With all the smoke in the air and fires raging up and down our state, perhaps the most distant notion on residents’ minds is the need to enhance local flood control. That’s natural. The need to reform our forestry and fire policies is clear. But we also have to think ahead and prepare for the inevitable winter rains. Enhancing public safety is a year-round task.

It’s easy to forget that many Placer County residents, particularly those who live in Roseville and Rocklin, face periodic and serious flooding when nearby creeks spill over during the October to April time period. Between 1955 and 2002, Placer County has experienced 9 federally declared storm or flood disasters. Severe floods can cause the loss of life, damage to homes and businesses and the spread of infectious disease. Roads are blocked or made unsafe, which can restrict the provision of emergency services to residents in need. With this in mind, elected public officials and staff must work year-round within their own city or county jurisdictions and across political boundaries to better address flood control and drainage problems.

A good example of this kind of cooperation is the recent completion of the new Miners Ravine Off-Channel Detention Basin. As you drive north along Sierra College Boulevard toward Rocklin, you will have noticed to the left a small parking lot and the new detention basin with a walking and bike trail around it. This new state of the art flood control facility is the most recent accomplishment of the Placer County Flood Control & Water Conservation District. The District, governed by a board consisting of two members of the Placer County Board of Supervisors, representatives from each city and town council, and one public member saved over a number of years developer fee money and obtained a state grant to build the multi-million dollar detention facility. County staff did a great job in working with the governing board and private contractors to create a detention basin that will provide an estimated 270 cubic feet per second reduction in the 100-year peak flow from Miners Ravine. An inlet/outlet gate will automatically open and close to reduce the peak flows downstream to Roseville.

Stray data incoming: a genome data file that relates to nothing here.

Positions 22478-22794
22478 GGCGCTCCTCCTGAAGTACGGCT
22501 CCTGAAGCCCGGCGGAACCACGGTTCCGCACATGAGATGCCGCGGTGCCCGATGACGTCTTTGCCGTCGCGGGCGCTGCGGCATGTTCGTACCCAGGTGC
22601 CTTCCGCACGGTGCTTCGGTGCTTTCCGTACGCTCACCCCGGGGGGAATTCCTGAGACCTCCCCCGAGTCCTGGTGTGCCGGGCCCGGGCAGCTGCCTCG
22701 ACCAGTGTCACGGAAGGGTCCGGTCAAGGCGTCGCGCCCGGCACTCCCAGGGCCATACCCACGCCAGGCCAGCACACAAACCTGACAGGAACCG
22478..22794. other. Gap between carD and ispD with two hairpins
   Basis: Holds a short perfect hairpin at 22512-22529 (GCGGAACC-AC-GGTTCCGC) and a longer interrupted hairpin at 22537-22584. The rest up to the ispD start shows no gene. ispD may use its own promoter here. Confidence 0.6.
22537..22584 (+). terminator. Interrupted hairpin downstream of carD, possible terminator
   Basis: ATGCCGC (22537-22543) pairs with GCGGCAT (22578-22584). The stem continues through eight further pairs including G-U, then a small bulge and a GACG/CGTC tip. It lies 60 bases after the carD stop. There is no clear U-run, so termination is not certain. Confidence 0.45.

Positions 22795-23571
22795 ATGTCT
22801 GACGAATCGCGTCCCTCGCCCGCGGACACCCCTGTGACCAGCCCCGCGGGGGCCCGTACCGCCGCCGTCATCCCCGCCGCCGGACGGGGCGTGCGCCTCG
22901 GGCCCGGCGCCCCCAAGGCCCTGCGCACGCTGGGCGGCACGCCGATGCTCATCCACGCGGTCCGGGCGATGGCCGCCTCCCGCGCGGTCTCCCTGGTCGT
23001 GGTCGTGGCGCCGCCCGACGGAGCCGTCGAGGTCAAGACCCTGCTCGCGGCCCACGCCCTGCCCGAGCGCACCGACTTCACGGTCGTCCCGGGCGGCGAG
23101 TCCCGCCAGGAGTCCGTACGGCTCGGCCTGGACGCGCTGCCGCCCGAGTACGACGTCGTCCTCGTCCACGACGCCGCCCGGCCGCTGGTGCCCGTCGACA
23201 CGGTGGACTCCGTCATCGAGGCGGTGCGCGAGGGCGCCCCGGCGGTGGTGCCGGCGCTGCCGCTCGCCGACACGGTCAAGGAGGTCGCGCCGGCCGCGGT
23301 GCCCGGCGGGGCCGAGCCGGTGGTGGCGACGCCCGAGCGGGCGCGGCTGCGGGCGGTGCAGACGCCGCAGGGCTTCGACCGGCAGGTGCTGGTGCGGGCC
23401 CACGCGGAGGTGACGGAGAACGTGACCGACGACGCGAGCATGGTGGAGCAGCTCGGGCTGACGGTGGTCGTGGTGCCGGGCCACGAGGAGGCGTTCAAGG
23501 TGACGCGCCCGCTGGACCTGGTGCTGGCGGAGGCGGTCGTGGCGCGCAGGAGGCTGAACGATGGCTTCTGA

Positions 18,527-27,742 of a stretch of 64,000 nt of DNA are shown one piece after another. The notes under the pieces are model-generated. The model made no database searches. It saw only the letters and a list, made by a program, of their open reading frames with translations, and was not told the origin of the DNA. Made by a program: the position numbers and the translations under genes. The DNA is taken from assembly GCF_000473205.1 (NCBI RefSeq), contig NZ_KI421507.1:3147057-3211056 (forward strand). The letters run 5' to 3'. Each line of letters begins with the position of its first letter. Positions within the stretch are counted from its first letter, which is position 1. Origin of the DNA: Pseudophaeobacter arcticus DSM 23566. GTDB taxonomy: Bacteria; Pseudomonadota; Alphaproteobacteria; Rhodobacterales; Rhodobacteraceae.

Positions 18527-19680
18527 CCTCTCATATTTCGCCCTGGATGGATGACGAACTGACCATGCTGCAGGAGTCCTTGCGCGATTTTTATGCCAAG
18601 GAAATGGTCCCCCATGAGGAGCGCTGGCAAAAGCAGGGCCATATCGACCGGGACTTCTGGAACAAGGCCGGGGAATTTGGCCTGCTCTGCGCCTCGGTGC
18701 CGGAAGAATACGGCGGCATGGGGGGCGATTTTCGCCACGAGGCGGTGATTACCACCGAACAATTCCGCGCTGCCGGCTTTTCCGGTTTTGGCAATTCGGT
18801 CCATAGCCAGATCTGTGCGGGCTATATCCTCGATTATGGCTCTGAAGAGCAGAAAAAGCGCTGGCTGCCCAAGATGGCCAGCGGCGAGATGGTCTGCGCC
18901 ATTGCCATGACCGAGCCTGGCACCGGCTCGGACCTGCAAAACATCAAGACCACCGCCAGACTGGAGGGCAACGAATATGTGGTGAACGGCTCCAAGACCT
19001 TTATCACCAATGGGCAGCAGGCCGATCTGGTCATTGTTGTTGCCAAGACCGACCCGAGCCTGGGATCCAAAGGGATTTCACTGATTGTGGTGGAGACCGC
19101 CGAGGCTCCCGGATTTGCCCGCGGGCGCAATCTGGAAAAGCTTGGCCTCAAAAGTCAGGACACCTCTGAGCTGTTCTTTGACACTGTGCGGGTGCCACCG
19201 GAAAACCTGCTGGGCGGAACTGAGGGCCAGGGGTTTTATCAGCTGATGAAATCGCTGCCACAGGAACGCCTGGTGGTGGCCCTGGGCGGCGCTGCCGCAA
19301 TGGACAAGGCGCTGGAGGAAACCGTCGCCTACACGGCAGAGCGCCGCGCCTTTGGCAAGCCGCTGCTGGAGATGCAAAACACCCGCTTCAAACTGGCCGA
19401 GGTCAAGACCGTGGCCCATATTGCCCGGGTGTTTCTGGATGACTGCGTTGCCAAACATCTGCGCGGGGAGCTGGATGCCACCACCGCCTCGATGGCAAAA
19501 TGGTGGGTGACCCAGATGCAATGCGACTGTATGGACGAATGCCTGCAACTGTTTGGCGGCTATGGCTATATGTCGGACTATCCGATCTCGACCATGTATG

In building the new detention facility on the larger 28-acre site, the district board and staff wanted to enhance recreational and environmental benefits of the area. Walking or riding a bicycle around the basin is becoming more popular. The City of Roseville’s Miners Ravine bike trail connects to new trail around the basin. The project was constructed to restore riparian habitat and oak woodlands, to restore and enhance the onsite wetland and to enhance the rearing habitat for anadromous fish in Miners Ravine. The District also entered into an agreement with the Placer Land Trust to help us preserve our precious natural resources on the site.

I enjoyed working with other city and county officials on the Miners Ravine detention basin project. It represents an important step forward toward improving flood control. It was a team project. There are many other critical flood control projects within the cities and county and across jurisdiction boundaries that must be designed, funded and completed. I have confidence that as long as we maintain strong working relationships with each other, minimize our administrative expenses, save our money for important projects, and keep focused on the ball that we can enhance the safety of Placer County residents.